Putting Their Own Face In

You can show them how you put your face in the water. Lean over the tub, and put your face in. Then encourage them to try it. Make sure they don’t fall over, though! If they will even try it, that is awesome! Praise them like crazy if they do it.

If they come up coughing, they probably just sucked in a little water. They are okay. Don’t freak out. Every student we teach sucks in a little water. It is part of learning to hold their breath. Stay calm and praise them, then quickly distract them with a toy or something fun. You want them to forget about it. There isn’t a number requirement here. Whatever they will do is great.

Getting Ears Wet (Back Float)

Most young children hate getting their ears wet. It is a strange sensation, so I don’t blame them. However, they can build up a tolerance for it. If you persevere, they will like it one day.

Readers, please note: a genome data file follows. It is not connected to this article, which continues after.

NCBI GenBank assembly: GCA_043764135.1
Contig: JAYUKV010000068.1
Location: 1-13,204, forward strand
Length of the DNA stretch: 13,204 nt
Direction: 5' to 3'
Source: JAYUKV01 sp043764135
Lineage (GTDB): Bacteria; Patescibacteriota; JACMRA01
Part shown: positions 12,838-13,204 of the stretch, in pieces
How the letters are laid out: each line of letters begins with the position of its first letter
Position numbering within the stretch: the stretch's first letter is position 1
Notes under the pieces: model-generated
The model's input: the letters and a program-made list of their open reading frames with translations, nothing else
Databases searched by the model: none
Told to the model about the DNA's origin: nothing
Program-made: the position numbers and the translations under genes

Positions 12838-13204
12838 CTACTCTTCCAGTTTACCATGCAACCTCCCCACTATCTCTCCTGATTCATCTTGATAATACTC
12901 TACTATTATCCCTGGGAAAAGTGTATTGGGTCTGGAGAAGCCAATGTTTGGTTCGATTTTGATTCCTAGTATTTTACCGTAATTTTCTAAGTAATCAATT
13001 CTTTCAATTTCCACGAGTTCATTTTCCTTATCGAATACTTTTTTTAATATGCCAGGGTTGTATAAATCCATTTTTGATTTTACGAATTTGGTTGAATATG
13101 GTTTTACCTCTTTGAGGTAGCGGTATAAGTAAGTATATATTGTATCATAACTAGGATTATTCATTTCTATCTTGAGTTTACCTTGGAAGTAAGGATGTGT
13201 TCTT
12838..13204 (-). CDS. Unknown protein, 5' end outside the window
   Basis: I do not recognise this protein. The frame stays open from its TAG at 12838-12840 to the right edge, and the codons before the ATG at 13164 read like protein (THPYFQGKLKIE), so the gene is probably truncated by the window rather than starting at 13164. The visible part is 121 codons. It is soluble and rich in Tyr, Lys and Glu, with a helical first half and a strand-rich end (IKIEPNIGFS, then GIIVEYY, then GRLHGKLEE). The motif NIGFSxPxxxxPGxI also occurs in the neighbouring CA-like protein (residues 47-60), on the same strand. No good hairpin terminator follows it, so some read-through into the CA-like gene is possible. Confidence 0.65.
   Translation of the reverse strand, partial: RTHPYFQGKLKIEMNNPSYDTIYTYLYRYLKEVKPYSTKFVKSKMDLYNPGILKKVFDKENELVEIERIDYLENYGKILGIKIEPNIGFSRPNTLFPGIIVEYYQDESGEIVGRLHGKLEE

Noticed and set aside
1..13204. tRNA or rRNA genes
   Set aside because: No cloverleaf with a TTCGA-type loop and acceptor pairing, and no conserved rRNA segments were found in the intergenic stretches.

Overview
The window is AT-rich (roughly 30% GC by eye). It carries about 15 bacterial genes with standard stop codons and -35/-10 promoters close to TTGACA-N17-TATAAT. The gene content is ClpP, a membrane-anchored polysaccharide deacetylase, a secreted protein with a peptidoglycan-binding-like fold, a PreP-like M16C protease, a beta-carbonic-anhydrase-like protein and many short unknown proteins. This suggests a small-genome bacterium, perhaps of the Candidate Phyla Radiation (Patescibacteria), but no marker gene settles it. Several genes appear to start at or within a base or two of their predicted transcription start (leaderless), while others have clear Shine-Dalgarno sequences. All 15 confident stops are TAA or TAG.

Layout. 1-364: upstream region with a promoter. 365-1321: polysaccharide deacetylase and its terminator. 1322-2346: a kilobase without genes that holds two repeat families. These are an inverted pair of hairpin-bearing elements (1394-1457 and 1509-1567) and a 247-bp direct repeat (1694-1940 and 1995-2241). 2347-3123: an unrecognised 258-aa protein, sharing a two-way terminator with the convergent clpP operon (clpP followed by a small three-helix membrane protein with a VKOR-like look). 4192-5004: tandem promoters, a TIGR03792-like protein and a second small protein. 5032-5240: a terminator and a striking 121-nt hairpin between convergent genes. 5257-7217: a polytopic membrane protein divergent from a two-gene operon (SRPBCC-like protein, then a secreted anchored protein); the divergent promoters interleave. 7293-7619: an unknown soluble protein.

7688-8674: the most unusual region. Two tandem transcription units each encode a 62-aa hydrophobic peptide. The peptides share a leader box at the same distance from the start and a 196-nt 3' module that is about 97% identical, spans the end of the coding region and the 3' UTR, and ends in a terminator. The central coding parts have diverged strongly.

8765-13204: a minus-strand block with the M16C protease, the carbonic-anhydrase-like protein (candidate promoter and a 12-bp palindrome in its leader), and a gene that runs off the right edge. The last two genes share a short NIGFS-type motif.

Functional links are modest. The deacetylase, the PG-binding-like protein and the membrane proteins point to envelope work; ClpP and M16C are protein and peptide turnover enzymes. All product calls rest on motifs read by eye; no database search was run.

In a normal sized bath tub, fill the water level up just enough that the water will cover their whole ear when they lay on their back without getting the rest of their face wet. No baptisms, please! Start with just a quick dip in the water. Then, build up to a few seconds. The goal is for them to be comfortable doing it indefinitely.

Once they can keep their ears in the water indefinitely, fill up the water enough that their bottom will come off the ground. This is their first practice at back floating. Many children will feel like they are falling and may get upset. Praise them for trying, distract them, then try again later. The goal is for them to be able to float on their back in the tub indefinitely.

Bath Time Additions For Young Children And Older

When children seem to have a better understanding of how they control their breathing, 2 to 3 years old give-or-take, then you can introduce what we call “Chipmunk Cheeks”. Chipmunk Cheeks has two steps. First, they take a big breath in. Then, they puff their cheeks out like a chipmunk with acorns in it’s mouth without releasing any air through their mouth or nose.